As far as Deza knows, hers is the only family in Gary, Indiana with their own family motto. The Malone’s like to say that “We are a family on a journey to a place called Wonderful.” The nice thing is, they really are. Their journey though, is rather circuitous with more than their share pitfalls and dead ends.
Unfortunately, the Malone’s live in Depression era Gary, Indiana. The area’s been hit hard by the “economic downturn,” especially, if your skin is brown. Wonderful almost always seems to be just around the bend, out of reach.
However, readers will be left with the feeling that for Deza, her mother, father and her brother, Jimmie, Wonderful is not so much a destination as it is the feeling whenever they are all together. Wonderful is a state of being, not a state.
Christopher Paul Curtis has brought this wonderful family to life in a way that I can’t remember him doing since The Watsons Go To Birmingham. They are characters who care deeply about each other in with and in spite of their frailties which make them all the more appealing to readers. From father’s desperate job hunting and mother’s quiet strength in the face of her ignorant, racist employer to Jimmie’s fierce need to be seen as a teenager rather than a ”little kid” and Deza’s passion to be learning while still being a help to her family, these are people we care about and cheer for. The strong sense of family is missing in so many books these days. Curtis has show, admirably, that even when the prospect looks bleak, real families can and do exist in literature just as they do in life. Kudos, Mr. Curtis.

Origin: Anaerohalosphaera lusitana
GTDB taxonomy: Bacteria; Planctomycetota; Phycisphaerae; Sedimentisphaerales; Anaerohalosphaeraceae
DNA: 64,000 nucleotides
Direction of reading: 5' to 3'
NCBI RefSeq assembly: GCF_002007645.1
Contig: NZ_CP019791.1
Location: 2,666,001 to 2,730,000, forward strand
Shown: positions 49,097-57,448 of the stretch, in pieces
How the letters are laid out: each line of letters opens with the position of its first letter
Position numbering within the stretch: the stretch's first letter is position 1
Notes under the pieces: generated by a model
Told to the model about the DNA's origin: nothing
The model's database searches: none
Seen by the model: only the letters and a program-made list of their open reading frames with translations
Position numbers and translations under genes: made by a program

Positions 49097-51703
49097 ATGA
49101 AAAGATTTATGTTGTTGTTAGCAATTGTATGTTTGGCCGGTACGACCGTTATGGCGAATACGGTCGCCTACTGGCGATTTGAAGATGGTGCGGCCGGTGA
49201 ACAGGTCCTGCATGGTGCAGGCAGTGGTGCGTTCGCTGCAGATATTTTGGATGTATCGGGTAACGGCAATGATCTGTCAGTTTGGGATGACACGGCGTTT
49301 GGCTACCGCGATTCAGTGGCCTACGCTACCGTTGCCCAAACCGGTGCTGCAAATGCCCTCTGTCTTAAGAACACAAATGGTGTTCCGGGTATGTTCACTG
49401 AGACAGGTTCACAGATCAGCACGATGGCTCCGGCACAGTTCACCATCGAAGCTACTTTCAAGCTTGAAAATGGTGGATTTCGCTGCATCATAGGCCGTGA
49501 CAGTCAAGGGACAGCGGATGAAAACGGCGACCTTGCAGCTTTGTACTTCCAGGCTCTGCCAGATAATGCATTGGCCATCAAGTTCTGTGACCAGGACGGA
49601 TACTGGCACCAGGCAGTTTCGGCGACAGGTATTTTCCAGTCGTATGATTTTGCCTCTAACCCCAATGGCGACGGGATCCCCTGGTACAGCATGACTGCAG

Posted by: Eileen